Re: [CR] Frame stiffness NOW Frames Getting Soft and 753


Example: Humor:John Pergolizzi

In-Reply-To: <AANLkTintq6dqOkU5xnaqJwBrK1hx8qdmDFV2vqRX-0ID@mail.gmail.com>
References: <AANLkTimZHYmUVd0QQzF6LYyasZOF7p46vnw8L-p95vKE@mail.gmail.com>
Date: Tue, 6 Jul 2010 12:29:44 -0700
From: Jim Merz <jameshmerz@gmail.com>
To: Harry Travis <travis.harry@gmail.com>
Cc: classicrendezvous@bikelist.org
Subject: Re: [CR] Frame stiffness NOW Frames Getting Soft and 753


753 is not a tube choice without some risk of frame failure. I was certified to build with this and did quite a few bikes in 753. First problem was the early QC was not the best, the hardness of some tubes was too high. Then, if the heat applied during assembly was over 1200F the tube would fail at that joint. As the silver melts at 1100F there is not much room for error. Very highest level of brazing skill is required. This is why Reynolds only sold sets of 753 to certified builders. But also, these 753 frames were light and one cannot expect any very light steel frame to last forever. I have to say the failures I saw were almost always at the seat stay/seat tube joint, and it was not a failure that would put you on the ground. I rode a Merz 753 frame into the mid 1980's. Finally noticed a creaking sound and found a cracked seat stay. I mentioned before about my role in Tange Prestige tubing. It is not as sensitive to heat, so is easier to build with. And, the QC was great. Some of the best steel tubes ever made for bikes in my opinion.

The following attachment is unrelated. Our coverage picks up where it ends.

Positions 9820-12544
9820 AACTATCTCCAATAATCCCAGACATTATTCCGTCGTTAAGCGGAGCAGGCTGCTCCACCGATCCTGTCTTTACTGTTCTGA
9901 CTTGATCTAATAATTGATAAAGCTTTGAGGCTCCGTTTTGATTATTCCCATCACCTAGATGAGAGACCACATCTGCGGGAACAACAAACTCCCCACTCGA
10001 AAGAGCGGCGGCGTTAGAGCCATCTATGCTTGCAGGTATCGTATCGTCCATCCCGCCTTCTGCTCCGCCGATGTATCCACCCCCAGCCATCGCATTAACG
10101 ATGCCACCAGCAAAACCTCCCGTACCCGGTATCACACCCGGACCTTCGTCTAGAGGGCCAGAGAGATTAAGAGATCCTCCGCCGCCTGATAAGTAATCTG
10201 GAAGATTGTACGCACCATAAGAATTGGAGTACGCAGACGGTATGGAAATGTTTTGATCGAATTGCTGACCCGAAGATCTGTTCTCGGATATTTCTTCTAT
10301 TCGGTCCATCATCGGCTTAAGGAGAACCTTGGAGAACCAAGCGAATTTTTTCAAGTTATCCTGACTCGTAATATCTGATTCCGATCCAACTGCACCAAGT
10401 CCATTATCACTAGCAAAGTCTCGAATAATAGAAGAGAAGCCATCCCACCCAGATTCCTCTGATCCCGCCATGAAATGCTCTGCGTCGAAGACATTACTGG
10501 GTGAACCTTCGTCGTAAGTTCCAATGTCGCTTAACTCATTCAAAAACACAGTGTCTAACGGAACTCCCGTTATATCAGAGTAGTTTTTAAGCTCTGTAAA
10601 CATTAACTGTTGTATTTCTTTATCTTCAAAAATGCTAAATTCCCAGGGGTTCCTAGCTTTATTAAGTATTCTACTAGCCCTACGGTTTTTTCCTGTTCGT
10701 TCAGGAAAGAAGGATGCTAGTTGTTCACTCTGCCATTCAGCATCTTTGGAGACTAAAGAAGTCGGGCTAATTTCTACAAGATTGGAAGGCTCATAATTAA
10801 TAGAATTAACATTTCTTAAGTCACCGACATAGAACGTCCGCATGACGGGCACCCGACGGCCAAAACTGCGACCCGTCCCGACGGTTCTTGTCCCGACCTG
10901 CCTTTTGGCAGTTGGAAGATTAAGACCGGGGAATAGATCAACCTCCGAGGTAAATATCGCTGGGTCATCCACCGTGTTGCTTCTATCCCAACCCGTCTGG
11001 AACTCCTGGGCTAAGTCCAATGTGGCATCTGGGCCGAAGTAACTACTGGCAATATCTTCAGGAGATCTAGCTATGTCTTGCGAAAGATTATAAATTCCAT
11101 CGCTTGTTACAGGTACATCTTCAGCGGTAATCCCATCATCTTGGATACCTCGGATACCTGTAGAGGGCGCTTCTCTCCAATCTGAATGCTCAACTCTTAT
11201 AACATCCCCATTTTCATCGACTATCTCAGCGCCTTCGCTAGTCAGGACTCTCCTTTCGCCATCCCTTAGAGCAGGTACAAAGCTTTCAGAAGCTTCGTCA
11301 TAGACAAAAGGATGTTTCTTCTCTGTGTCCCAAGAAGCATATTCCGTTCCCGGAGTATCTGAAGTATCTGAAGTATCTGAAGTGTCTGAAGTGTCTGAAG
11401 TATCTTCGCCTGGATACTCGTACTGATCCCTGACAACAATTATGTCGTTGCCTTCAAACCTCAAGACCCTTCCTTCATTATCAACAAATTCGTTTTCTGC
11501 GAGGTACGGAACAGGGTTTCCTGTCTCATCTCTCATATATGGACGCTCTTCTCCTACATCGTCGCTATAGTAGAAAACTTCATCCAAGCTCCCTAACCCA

Jim Merz Big Sur CA

On Tue, Jul 6, 2010 at 11:50 AM, Harry Travis <travis.harry@gmail.com>wrote:
> That's a very interesting letter, providing context for that line from
> Merckx (or Hampsden) about the importance of handling.
>
> But, what does it mean that Reynolds 753 was not a long-lasting material
> [in bikes built with those tubes?
>
> Also noted, Tange Prestige, which "don't get no respect" from too many of
> us.
>
> [ I know the modern TdF is off-topic, but allowing one third or more of all
> riders to crash themselves and their bikes Sunday on a portion of the
> course
> spoiled by an motorcyclists' oil spill would seem riskier than putting them
> on frames that might have a higher failure rate, if that is what "not a
> long-lasting material" meant. ]
>
> Harry Travis
> Pine Barrens of NJ
> USA
>
>
> On Tue, Jul 6, 2010 at 11:13 AM, Angel Garcia <veronaman@gmail.com> wrote:
>
> > I haven't followed this thread closely but I thought I would re-post an